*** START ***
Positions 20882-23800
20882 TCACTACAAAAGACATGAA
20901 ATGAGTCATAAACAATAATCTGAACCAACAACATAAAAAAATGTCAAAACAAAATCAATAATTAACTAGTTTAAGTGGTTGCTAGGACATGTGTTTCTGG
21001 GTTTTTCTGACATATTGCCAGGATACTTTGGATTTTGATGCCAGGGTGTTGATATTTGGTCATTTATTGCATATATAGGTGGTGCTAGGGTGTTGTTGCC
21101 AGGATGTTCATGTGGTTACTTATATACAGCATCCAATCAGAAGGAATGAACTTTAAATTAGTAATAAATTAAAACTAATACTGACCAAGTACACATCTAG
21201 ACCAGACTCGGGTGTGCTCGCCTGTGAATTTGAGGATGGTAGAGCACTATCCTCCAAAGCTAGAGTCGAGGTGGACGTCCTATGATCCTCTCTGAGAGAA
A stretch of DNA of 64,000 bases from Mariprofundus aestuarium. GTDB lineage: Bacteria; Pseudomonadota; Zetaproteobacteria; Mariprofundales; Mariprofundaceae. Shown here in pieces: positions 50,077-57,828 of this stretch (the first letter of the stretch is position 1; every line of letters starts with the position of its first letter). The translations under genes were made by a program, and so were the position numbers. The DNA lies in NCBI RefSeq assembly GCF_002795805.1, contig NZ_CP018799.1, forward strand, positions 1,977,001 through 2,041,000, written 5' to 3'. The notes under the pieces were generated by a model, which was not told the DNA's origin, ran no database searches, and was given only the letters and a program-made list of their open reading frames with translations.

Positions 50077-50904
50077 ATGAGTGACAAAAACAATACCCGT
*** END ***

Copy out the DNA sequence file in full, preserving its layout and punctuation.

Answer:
Positions 20882-23800
20882 TCACTACAAAAGACATGAA
20901 ATGAGTCATAAACAATAATCTGAACCAACAACATAAAAAAATGTCAAAACAAAATCAATAATTAACTAGTTTAAGTGGTTGCTAGGACATGTGTTTCTGG
21001 GTTTTTCTGACATATTGCCAGGATACTTTGGATTTTGATGCCAGGGTGTTGATATTTGGTCATTTATTGCATATATAGGTGGTGCTAGGGTGTTGTTGCC
21101 AGGATGTTCATGTGGTTACTTATATACAGCATCCAATCAGAAGGAATGAACTTTAAATTAGTAATAAATTAAAACTAATACTGACCAAGTACACATCTAG
21201 ACCAGACTCGGGTGTGCTCGCCTGTGAATTTGAGGATGGTAGAGCACTATCCTCCAAAGCTAGAGTCGAGGTGGACGTCCTATGATCCTCTCTGAGAGAA
A stretch of DNA of 64,000 bases from Mariprofundus aestuarium. GTDB lineage: Bacteria; Pseudomonadota; Zetaproteobacteria; Mariprofundales; Mariprofundaceae. Shown here in pieces: positions 50,077-57,828 of this stretch (the first letter of the stretch is position 1; every line of letters starts with the position of its first letter). The translations under genes were made by a program, and so were the position numbers. The DNA lies in NCBI RefSeq assembly GCF_002795805.1, contig NZ_CP018799.1, forward strand, positions 1,977,001 through 2,041,000, written 5' to 3'. The notes under the pieces were generated by a model, which was not told the DNA's origin, ran no database searches, and was given only the letters and a program-made list of their open reading frames with translations.

Positions 50077-50904
50077 ATGAGTGACAAAAACAATACCCGT